Sagittarius (saj-i-tā-ri-us)—the Archer. (face South.)

Location.—A line drawn from Deneb, in Cygnus, to Altair, in Aquila, and prolonged an equal distance, terminates in Sagittarius about 10° east of its distinguishing characteristic, the Milk Dipper. Sagittarius is one of the signs of the zodiac, and lies between Capricornus, on the east, and Scorpius, on the west.

The bow is easily traced out. γ marks the arrow's tip.

Note the star μ, which serves to point out the Winter Solstice, w

ere the solstitial colure intersects the ecliptic.

On a clear night, the pretty cluster known as Corona Australis, the Southern Crown, can be seen about 10° below the bowl of the Milk Dipper. Its lucida, the fourth-magnitude star Alfecca Meridiana culminates at 9 p.m., August 13th.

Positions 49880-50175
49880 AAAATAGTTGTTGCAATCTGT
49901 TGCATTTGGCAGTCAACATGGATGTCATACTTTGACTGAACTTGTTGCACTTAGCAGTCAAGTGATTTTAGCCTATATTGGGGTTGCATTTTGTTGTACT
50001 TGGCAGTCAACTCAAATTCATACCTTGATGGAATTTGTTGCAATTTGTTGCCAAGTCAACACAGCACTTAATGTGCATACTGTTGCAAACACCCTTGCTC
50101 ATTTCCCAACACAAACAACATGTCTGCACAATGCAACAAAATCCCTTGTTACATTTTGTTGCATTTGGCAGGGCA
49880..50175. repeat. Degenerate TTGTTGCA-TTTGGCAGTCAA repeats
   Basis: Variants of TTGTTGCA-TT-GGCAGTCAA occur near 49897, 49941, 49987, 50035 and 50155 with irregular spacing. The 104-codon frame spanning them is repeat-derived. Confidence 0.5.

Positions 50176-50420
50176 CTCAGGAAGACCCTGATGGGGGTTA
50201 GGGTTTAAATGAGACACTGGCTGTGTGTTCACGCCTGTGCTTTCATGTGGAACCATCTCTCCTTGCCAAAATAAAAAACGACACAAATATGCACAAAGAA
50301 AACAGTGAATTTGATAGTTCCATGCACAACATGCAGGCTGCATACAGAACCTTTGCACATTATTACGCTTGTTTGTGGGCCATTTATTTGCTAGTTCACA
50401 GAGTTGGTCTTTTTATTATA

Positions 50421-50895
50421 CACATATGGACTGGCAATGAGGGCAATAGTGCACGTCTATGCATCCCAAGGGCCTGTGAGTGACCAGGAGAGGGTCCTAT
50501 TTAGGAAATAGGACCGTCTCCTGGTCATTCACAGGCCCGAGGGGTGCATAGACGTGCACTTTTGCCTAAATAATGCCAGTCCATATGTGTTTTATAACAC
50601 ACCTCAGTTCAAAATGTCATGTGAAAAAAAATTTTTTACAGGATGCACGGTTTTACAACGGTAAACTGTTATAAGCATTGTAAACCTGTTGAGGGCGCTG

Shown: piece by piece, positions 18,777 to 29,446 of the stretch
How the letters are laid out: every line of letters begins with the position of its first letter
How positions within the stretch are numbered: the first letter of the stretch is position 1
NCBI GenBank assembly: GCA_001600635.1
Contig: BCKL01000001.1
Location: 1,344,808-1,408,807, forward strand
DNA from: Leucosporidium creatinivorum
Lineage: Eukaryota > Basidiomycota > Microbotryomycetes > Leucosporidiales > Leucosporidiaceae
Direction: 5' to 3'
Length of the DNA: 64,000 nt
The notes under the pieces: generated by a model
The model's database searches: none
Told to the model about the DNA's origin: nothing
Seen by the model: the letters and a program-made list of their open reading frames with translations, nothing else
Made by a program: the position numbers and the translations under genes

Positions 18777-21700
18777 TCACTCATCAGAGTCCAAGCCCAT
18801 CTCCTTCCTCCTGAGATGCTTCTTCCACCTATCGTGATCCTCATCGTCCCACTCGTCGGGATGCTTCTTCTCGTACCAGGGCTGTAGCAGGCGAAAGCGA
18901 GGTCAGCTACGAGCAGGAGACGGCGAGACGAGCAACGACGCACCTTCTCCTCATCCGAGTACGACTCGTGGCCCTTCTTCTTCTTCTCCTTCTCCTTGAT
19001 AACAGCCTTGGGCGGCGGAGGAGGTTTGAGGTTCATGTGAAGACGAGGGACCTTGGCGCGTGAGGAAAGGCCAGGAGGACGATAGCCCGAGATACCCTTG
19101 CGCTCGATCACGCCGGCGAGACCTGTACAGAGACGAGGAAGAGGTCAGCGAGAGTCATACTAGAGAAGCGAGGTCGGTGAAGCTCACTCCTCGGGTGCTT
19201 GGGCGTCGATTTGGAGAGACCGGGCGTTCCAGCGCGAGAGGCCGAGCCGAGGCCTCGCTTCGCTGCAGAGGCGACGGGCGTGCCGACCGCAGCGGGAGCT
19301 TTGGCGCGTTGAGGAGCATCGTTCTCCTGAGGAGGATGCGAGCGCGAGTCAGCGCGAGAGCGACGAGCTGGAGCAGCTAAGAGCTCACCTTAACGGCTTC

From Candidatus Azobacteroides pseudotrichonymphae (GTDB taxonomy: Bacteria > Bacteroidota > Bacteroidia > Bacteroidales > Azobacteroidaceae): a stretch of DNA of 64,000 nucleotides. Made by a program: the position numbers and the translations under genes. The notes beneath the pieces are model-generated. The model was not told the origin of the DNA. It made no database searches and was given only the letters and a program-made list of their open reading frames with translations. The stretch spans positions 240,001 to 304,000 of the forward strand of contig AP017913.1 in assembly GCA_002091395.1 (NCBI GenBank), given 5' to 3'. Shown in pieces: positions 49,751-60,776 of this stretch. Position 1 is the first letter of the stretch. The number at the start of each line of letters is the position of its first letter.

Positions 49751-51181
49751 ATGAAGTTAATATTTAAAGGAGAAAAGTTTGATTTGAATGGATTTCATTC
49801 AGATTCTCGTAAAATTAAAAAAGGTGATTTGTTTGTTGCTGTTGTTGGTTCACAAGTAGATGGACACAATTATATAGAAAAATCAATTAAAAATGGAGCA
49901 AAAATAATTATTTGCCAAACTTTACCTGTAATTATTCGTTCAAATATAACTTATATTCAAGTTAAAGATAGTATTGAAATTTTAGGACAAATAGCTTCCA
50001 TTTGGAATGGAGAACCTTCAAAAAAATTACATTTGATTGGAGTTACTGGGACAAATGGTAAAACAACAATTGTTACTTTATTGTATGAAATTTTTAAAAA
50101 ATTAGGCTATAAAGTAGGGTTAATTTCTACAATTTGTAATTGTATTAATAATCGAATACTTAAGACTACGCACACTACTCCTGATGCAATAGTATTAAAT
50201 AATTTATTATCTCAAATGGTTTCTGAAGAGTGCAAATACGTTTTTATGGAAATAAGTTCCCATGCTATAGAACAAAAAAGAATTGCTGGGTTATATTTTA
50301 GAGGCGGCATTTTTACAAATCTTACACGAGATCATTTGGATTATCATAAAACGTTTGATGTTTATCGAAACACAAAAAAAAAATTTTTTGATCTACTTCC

Sagittarius is about due south, in a splendid position for observation, during the month of July, between the hours of nine-thirty and eleven o'clock p.m.

Observe with an opera-glass the fine clusters 20 M. and 8 M., also an almost circular black void near the stars γ and δ, and to the east of this spot another of narrow crescent form.

The stars φ and ζ in the Milk Dipper are moving in opposite directions. Future generations therefore will not have this time-honored figure to guide them in locating the Archer in their summer night skies.